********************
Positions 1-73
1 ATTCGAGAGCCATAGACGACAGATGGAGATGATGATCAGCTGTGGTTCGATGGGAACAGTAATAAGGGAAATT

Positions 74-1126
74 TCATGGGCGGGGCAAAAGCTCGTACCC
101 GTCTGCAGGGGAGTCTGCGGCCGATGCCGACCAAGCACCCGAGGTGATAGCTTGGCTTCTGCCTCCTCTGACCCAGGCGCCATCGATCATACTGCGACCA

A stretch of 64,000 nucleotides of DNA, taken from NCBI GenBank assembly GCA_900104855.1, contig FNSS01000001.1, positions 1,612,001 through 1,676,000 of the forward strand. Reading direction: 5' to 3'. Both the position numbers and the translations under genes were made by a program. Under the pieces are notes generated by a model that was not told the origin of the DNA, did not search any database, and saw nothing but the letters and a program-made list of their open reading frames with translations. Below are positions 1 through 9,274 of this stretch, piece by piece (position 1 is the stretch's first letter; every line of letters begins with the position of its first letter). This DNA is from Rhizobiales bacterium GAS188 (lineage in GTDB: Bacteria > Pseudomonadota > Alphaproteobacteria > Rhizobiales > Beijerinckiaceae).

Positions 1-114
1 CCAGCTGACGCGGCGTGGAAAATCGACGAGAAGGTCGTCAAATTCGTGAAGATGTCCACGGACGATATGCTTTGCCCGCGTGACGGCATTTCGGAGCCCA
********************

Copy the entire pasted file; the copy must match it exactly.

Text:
Positions 1-73
1 ATTCGAGAGCCATAGACGACAGATGGAGATGATGATCAGCTGTGGTTCGATGGGAACAGTAATAAGGGAAATT

Positions 74-1126
74 TCATGGGCGGGGCAAAAGCTCGTACCC
101 GTCTGCAGGGGAGTCTGCGGCCGATGCCGACCAAGCACCCGAGGTGATAGCTTGGCTTCTGCCTCCTCTGACCCAGGCGCCATCGATCATACTGCGACCA

A stretch of 64,000 nucleotides of DNA, taken from NCBI GenBank assembly GCA_900104855.1, contig FNSS01000001.1, positions 1,612,001 through 1,676,000 of the forward strand. Reading direction: 5' to 3'. Both the position numbers and the translations under genes were made by a program. Under the pieces are notes generated by a model that was not told the origin of the DNA, did not search any database, and saw nothing but the letters and a program-made list of their open reading frames with translations. Below are positions 1 through 9,274 of this stretch, piece by piece (position 1 is the stretch's first letter; every line of letters begins with the position of its first letter). This DNA is from Rhizobiales bacterium GAS188 (lineage in GTDB: Bacteria > Pseudomonadota > Alphaproteobacteria > Rhizobiales > Beijerinckiaceae).

Positions 1-114
1 CCAGCTGACGCGGCGTGGAAAATCGACGAGAAGGTCGTCAAATTCGTGAAGATGTCCACGGACGATATGCTTTGCCCGCGTGACGGCATTTCGGAGCCCA